To understand the difference and similarities of US GAAP and IFRS, the company explained that under the former, goodwill and other intangible assets with intangible lives are capitalized and not amortized, but tested for impairment at least once a year, while intangible assets are recorded as assets and amortized over their useful economic lives.  For the both GAAP and IFRS, the fair value of consideration is the basis for price of transaction when there is an acquisition. In case of share price used as consideration, the fair of  such consideration uses the share price on the date of exchange as contrasted  in the case of US GAAP where share price over the reasonable period of the time before and after the planned acquisition is agreed to be told to the public. This is therefore the reason in the difference if the fair value of the consideration for certain acquisition and the latter ones in the amount of goodwill recognized as asset under the IFRS and US GAAP.

Vodafone’s accounting policy to test goodwill and intangible assets with finite lives for impairment purposes under the IFRS, the company has also disclosed the same. Testing goodwill under US accounting rules, requires comparison of the fair value of reporting unit including goodwill with its carrying value, so that if fair value is lower with carrying value is recognized as impairment loss. On the other hand intangible assets with finite lived are subject to impairment loss if the impairment test warrant the recognition of the same (Vodafone, 2008a).

Mobinil (2008a) claims no goodwill arising from acquisition of the subsidiaries as the Company claims to the founder of its subsidiaries. In other words goodwill are to be recognized when there is an acquisition of a subsidiary and there is a difference of the acquisition price and the fair value of assets acquired.

Since Mobinil claims no goodwill it should be easy to spot the difference of the two companies but given the reason for Mobinil’s non recognition of goodwill it may happen in the future that it may be doing what is being done by Vodafone as the reason given appears to find consistency with theory used by Vodafone.

 

2.7.5 Valuation of tangible fixed assets

Vodafone (2008a) made the following claims as far as fixes assets are concerned. It calls these fixed assets as property, plant and equipment, which the company claims to be a big chunk of is asset base, being about 12.3% in 2007 and 10.8% in 2006 to the company’s total asset are reported in the balance sheet (Vodafone, 2008a). Thus the company emphasizes that the amount depreciation and impairments could be critical issues for the company’s financial performance and financial position on the ground that expenses in terms of impairment are reduction to assets. Hence more depreciation means less income and less assets. The opposite is also true as less depreciation or impairment loss means more income and more assets for the meantime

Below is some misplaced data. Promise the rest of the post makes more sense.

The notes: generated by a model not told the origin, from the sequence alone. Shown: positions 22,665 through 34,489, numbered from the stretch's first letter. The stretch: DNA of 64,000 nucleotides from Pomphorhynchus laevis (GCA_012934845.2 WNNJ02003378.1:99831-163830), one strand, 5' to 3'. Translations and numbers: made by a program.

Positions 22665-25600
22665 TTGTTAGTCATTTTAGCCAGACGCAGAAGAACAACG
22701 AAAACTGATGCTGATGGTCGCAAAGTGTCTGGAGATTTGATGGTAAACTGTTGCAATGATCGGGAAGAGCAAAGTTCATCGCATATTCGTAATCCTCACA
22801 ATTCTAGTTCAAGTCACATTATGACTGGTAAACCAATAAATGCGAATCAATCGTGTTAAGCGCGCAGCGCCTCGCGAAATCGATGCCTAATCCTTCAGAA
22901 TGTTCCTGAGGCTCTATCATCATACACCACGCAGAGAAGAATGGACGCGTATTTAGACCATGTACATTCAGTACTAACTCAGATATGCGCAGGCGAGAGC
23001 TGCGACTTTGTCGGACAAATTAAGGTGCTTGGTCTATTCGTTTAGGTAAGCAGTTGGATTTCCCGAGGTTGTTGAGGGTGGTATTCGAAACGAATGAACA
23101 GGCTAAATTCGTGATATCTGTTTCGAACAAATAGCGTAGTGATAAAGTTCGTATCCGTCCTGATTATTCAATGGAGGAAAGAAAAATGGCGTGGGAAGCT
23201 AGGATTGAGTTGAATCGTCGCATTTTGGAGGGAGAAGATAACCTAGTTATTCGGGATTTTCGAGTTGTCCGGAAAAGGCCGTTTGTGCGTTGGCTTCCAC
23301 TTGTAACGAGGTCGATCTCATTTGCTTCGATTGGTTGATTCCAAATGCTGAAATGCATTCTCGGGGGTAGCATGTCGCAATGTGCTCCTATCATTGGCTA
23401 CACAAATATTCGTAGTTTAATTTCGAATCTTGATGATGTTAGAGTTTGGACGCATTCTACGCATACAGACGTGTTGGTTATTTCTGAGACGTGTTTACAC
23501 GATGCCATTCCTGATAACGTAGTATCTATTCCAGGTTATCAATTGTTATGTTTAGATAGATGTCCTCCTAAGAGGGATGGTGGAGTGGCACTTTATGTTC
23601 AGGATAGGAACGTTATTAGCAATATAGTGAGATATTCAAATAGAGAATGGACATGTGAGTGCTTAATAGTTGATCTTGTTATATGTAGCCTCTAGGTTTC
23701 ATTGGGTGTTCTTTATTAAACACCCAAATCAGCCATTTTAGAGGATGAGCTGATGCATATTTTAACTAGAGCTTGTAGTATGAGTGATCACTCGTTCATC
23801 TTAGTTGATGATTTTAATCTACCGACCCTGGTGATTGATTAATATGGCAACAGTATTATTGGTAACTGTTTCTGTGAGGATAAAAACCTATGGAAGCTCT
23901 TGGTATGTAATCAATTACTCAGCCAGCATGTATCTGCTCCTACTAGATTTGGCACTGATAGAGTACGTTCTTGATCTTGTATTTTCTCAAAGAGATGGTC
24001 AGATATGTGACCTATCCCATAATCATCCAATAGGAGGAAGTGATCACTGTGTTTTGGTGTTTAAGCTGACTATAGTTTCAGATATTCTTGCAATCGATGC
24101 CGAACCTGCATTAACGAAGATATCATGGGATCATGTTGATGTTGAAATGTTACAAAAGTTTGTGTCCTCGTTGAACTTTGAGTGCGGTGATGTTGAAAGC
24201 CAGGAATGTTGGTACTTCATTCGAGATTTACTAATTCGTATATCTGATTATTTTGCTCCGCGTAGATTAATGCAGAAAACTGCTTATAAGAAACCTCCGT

The depreciation expense is derived by Vodafone after determining an estimate of the useful life of asset including the expected residual or scrap value at end of its life. The company explained that changing the expected life of the asset or its residual value has the effect of increasing or decreasing the amount of depreciation expense that may affect its income statement. Since Vodafone uses the straight line method of depreciation, it would mean that increasing the numerator or decreasing the denominator would increase the depreciation expense. The opposite is also true, so that decreasing the numerator or increasing the denominator would decrease the amount of depreciation expense.  Vodafone further explains that the useful lives of the Company’ assets are known estimated at the time of acquisition and reviewed on an annual basis for appropriateness using as bases the historical experience with similar assets as well as anticipation of future events, which may impact their life, such as changes of technology. As far as its networks infrastructure is concerned, the company depreciates only the same over the period that extends beyond the expiry of the associated license under which the operator delivers telecommunication service, on condition that a reasonable expectation of renewal or an alternative future for the asset exists. The company however has declared that based on historical experience, changes in useful lives did not cause material changes in the Company’s depreciation charge.

The company also declared about is cost capitalization policy where Vodafone includes the total purchase price and labor cost associate with their own employees to  the extent that are directly attributable to construction costs.

The issue on valuation of fixed asset cannot be detached from the issue of asset recognition because the starting value is important for subsequent valuation.